Hungarian women voiced dismay as an amendment to abortion rules took effect on Thursday in what some see as a first step towards a tightening of access to the procedure under a deeply conservative government.
Interior Minister Sandor Pinter submitted an amendment to abortion rules this week requiring pregnant women to submit evidence from their healthcare provider of a definitive sign of life, widely interpreted as the heartbeat of a foetus, before requesting the procedure.
The number of abortions fell to about 22,000 in Hungary last year from over 90,000 in 1990 based on official statistics. However, some women interviewed by Reuters were sceptical that the amendment could further dent demand for abortions.
“I think this will not change the mind of someone who has already decided to opt for an abortion, so this is completely unnecessary and will only torment women,” Borbala Jonas said at a playground in central Budapest amid the cheerful jostle of children around her.
Current rules allow Hungarian women to request an abortion in cases of rape, risks to the mother’s health from the pregnancy, a severe disability of the unborn child or in case of a serious personal crisis.
Poland, among Europe’s most devoutly Catholic countries, has a near-total ban on abortion. Access to it was tightened in recent years under the Law and Justice (PiS) party, Hungary’s conservative nationalist ally, triggering major protests.
“That’s my biggest fear that they are taking away our rights step by step, bit by bit,” said Nora Bakacs, a Budapest mother. “I do believe that it is a first step, and it is going to go from here, to the most extreme.”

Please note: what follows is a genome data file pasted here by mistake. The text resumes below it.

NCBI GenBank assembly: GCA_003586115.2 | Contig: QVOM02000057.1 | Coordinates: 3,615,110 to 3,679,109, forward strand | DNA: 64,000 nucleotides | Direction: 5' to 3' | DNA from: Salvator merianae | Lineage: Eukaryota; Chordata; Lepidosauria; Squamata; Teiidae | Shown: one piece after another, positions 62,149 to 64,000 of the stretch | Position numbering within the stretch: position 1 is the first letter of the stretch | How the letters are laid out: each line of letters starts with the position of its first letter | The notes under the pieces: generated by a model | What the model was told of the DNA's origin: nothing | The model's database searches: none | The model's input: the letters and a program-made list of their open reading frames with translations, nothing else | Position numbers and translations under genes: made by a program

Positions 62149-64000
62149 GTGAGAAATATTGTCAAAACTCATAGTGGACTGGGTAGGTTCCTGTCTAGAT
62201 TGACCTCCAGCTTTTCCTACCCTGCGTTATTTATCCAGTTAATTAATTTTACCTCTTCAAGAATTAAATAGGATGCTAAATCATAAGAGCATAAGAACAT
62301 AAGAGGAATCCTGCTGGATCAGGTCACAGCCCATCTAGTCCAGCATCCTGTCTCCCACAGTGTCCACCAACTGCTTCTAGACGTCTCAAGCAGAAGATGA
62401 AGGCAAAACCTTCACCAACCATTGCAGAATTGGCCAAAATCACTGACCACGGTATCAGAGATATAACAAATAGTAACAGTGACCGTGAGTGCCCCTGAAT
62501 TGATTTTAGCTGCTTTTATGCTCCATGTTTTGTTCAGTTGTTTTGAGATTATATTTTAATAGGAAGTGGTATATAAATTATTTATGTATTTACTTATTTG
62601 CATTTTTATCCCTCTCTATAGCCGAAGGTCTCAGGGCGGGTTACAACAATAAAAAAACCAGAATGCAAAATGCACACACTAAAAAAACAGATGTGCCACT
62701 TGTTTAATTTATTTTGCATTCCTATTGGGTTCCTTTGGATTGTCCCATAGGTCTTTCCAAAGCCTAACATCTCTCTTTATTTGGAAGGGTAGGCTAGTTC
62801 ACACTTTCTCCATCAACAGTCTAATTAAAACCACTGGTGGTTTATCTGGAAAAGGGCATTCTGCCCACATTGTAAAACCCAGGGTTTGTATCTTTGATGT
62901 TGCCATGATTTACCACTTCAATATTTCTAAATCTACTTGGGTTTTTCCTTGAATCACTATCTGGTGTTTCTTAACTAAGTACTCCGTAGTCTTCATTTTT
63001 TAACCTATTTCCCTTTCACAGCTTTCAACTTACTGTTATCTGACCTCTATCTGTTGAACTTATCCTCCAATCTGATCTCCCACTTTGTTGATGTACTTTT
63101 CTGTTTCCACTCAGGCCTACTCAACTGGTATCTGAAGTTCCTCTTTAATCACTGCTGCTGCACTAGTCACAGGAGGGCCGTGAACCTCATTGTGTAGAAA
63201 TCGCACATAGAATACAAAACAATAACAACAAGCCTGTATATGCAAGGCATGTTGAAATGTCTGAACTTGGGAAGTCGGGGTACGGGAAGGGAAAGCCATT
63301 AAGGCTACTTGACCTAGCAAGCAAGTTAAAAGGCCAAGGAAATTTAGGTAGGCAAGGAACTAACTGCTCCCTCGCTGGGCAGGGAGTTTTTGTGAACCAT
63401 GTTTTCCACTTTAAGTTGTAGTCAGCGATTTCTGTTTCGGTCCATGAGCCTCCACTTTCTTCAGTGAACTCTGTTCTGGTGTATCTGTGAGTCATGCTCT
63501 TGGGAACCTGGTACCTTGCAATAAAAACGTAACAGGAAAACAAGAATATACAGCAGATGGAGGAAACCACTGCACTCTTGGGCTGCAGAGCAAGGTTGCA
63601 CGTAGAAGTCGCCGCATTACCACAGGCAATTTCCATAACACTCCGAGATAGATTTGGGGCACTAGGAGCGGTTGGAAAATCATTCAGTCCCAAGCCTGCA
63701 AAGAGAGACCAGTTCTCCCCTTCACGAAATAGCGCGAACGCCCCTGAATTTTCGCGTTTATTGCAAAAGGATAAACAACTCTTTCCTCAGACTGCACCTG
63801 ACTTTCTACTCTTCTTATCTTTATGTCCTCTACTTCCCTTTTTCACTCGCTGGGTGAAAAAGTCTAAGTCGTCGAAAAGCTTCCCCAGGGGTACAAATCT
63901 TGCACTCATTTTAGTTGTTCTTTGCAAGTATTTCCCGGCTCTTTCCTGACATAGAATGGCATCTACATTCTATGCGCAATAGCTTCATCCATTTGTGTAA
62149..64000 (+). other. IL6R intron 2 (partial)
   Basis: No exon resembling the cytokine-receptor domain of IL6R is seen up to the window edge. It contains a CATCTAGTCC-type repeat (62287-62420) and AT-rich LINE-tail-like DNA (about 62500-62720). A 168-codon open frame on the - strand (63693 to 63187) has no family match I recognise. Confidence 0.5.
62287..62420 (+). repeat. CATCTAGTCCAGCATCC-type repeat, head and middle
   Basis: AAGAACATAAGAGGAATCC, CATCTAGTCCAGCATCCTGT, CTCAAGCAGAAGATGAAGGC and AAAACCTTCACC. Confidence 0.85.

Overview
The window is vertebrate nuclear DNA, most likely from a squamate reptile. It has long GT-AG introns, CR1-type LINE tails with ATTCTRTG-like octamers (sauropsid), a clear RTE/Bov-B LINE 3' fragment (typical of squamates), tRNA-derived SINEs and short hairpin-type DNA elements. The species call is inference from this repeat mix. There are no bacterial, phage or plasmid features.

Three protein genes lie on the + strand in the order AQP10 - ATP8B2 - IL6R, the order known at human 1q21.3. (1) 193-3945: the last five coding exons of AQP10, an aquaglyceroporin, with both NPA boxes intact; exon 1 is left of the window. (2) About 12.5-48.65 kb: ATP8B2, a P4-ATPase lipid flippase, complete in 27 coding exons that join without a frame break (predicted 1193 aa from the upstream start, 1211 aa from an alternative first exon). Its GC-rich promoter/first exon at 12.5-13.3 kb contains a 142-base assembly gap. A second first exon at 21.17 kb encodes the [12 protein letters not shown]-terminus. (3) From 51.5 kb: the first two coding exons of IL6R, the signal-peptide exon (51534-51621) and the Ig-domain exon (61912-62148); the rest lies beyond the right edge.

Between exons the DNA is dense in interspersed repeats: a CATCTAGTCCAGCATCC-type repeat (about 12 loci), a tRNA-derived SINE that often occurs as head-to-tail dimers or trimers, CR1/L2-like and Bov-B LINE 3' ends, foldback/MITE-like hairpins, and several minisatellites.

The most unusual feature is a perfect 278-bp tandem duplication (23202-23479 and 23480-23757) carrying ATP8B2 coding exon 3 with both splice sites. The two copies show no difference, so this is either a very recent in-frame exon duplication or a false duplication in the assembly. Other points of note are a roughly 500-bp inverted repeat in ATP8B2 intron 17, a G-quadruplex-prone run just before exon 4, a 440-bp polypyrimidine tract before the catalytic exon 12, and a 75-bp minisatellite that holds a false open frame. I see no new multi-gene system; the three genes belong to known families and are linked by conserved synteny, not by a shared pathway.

Right-wing nationalist Prime Minister Viktor Orban was easily re-elected in April but faces his toughest term in power since a 2010 landslide victory with the forint skirting all-time lows, energy costs surging and European Union funds in limbo amid a row over backsliding from democratic standards.
The government gave no reason for the abortion amendment.
Some political analysts have said it could be aimed at mobilising more conservative voters for Fidesz in politically challenging times by clipping the wings of the far-right Our Homeland party, which won seats in parliament for the first time in April and originally campaigned for the changes.
Dora Duro, an Our Homeland lawmaker, said that even after the decline in abortions seen over the past decades, there were still too many in the central European country.
“This is a procedural change,” said the mother of four, holding up a plastic replica of a 10-week-old foetus.
“This is necessary because every fifth child conceived in Hungary still falls victim to an abortion and that is an exceedingly high number.”
Women’s rights group Patent said the changes would not curb demand for abortions but could foreshadow a possible future tightening in abortion laws.
“Making access to abortions more difficult will not lead to a decline in the number of abortions,” spokeswoman Julia Spronz said. “It serves the only purpose of inducing guilt in women so that they feel even worse, even more like a sinner.”